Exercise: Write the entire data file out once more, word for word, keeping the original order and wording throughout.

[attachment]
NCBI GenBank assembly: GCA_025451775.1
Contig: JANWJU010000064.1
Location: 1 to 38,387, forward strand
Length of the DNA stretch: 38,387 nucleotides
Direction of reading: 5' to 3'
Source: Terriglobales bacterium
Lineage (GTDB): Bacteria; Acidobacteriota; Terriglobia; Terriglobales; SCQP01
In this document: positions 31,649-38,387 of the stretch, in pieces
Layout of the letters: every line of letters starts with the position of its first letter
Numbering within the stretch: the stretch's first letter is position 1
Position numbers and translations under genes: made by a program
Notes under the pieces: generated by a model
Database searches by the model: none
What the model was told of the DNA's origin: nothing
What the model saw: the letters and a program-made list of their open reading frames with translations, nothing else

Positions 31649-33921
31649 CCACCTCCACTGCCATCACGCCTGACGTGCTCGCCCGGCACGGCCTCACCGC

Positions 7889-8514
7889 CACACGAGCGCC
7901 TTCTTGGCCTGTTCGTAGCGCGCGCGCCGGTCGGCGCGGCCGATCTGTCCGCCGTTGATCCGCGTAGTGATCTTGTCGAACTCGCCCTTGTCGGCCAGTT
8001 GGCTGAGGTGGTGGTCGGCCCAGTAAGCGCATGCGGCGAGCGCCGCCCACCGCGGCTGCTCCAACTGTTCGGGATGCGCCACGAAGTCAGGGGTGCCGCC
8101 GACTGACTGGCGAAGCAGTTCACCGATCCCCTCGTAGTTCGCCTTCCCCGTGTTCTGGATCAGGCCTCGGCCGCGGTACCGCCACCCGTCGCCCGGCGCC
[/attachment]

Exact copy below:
NCBI GenBank assembly: GCA_025451775.1
Contig: JANWJU010000064.1
Location: 1 to 38,387, forward strand
Length of the DNA stretch: 38,387 nucleotides
Direction of reading: 5' to 3'
Source: Terriglobales bacterium
Lineage (GTDB): Bacteria; Acidobacteriota; Terriglobia; Terriglobales; SCQP01
In this document: positions 31,649-38,387 of the stretch, in pieces
Layout of the letters: every line of letters starts with the position of its first letter
Numbering within the stretch: the stretch's first letter is position 1
Position numbers and translations under genes: made by a program
Notes under the pieces: generated by a model
Database searches by the model: none
What the model was told of the DNA's origin: nothing
What the model saw: the letters and a program-made list of their open reading frames with translations, nothing else

Positions 31649-33921
31649 CCACCTCCACTGCCATCACGCCTGACGTGCTCGCCCGGCACGGCCTCACCGC

Positions 7889-8514
7889 CACACGAGCGCC
7901 TTCTTGGCCTGTTCGTAGCGCGCGCGCCGGTCGGCGCGGCCGATCTGTCCGCCGTTGATCCGCGTAGTGATCTTGTCGAACTCGCCCTTGTCGGCCAGTT
8001 GGCTGAGGTGGTGGTCGGCCCAGTAAGCGCATGCGGCGAGCGCCGCCCACCGCGGCTGCTCCAACTGTTCGGGATGCGCCACGAAGTCAGGGGTGCCGCC
8101 GACTGACTGGCGAAGCAGTTCACCGATCCCCTCGTAGTTCGCCTTCCCCGTGTTCTGGATCAGGCCTCGGCCGCGGTACCGCCACCCGTCGCCCGGCGCC